While growing African Violets in soil avoids the need to plant them in soil, growing them in water is far more enjoyable since you can watch the roots and tiny plants develop up close. It is quite acceptable to inspect the plant to see if the roots have developed every 5 minutes. Don’t give up, though; the first symptoms of growth may not appear for some time. Even if you think the bottom end of the leaf looks a little strange, as long as the leaf appears healthy, you are on the correct route (almost like it would be decomposing a little).
Simply submerge your leaf (including petiole) in water after cutting it. Choose the proper container because the leaf shouldn’t actually come into contact with the water.
Room temperature should be reached by the water. Most of the time, tap water is fine, but you might choose filtered water if you think your tap water is mineral-heavy. Unless it gets murky, you won’t actually need to change the water too often. Refill as necessary, and after a few weeks, change the water.
Put your cutting in a location with plenty of indirect light, but avoid too much direct sunlight.
Now, just wait and watch. Depending on the season and the leaf, you should start to notice the first hints of roots sprouting after a week or two. However, it may take longer; these may take their time, much as the propagation of a ZZ plant may take some time. Keep in mind that roots may grow as long as the leaf is strong and healthy.
First Root after Two Weeks
Our leaf developed its first root! The roots hadn’t yet appeared on the other two. A few days later, the second one began displaying roots. However, the third one took an additional two weeks (this was an ancient leaf).
The first two’s roots are developing well. The third one does appear pretty mushy and brown in the photos, but it will still produce roots (soon).
All three of them eventually developed roots, and they are all becoming stronger every day! Daily new growth is apparent, making it a fascinating process to watch.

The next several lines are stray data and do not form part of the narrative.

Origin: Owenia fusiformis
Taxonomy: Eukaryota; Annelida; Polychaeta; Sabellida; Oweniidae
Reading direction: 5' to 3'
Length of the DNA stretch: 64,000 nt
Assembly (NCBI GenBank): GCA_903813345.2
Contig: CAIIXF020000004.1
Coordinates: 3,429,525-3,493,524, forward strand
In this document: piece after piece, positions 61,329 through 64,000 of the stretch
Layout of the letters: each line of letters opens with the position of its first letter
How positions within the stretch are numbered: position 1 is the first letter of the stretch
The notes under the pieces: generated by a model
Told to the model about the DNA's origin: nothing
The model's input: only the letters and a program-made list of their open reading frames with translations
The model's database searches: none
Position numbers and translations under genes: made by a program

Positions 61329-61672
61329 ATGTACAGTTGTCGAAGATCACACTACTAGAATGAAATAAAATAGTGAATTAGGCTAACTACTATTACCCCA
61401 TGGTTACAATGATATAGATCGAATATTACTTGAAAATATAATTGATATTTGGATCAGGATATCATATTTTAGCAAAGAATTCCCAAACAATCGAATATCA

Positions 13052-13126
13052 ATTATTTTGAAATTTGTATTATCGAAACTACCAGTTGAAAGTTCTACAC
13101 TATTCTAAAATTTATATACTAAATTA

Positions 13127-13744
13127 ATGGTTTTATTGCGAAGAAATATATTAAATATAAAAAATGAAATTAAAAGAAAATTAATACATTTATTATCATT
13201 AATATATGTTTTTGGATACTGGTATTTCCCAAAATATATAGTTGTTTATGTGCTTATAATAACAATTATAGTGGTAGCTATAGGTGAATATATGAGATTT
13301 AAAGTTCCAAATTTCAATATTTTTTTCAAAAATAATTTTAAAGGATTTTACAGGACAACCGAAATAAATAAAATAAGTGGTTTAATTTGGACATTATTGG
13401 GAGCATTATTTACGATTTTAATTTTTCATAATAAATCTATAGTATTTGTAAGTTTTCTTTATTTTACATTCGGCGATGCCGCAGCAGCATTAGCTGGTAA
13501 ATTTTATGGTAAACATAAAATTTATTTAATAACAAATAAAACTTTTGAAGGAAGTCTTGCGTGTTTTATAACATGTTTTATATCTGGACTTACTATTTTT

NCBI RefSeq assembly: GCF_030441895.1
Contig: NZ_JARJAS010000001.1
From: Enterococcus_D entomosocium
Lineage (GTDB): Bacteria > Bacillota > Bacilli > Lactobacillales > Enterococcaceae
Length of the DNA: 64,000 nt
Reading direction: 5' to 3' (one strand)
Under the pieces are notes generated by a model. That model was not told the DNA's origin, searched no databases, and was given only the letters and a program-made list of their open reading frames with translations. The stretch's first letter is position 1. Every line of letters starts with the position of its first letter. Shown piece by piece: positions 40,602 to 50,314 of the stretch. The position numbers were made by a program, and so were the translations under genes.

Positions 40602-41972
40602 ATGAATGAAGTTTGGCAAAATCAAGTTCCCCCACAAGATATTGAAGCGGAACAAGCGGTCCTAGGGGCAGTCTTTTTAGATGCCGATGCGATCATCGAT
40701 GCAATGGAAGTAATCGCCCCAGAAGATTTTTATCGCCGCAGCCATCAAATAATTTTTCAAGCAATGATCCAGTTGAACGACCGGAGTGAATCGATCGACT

About two months later, the first young plants began to emerge (in what seemed like an overnight thing). Things will start moving more quickly from this point on because the roots are good and solid.
There are a ton of perfectly grown young plants present after another three weeks or so. It’s interesting to note that the oldest leaf, which took the longest to form roots, also generated the most young plants.
You can either plant your water-propagated African violets in soil when they reach this size, or you can put them back in the water and wait a little while longer.
Separate the Baby Plant From Leaf
Gently detach the petiole of the old leaf from the newborn plant’s roots. You should be able to remove the old leaf with your fingers, but if you feel uneasy or worried that you could harm the new plant, you can also cut it off. Use only sterile tools, please.
Put the young plant in the ground. You can purchase soil specifically made for African violets, but regular potting soil is also acceptable.
Place the young plant in soil with care, covering any exposed roots with earth. Do not completely drench the soil in water.
We like to place the baby seedlings into a bag for a time as the final stage in plant propagation. In addition to retaining moisture, this will deter any possible pests. Your newborn plant may appear a little under the weather for the first few days, but it should quickly recover and resume growing.
How long does a cutting take to take root in water?
Cuttings can be grouped together in a single container. Before the cuttings are completely rooted, make sure to add new water as necessary. Most plants will begin to root in 3–4 weeks, but others can take longer. The cutting is prepared for potting when the roots are at least 1-2 inches long.
To remove an African violet from a leaf, how do you do it?
Maria in New South Wales, who has a creative way to hit African Violets, brought along this suggestion. Take the Africa Violet leaf cutting as usual, then acquire a piece of paper towel that is about 5 centimeters broad. Place it into some shallow water after carefully rolling it around the base of the leaf. When the cutting develops roots, you simply pot it up as usual using the piece of paper towel as a wick to keep it moist.
Thank you, Maria, for the wonderful advice. I believe it would also apply to other plants, like Begonias and Coleus, that you grow from leaf cuttings.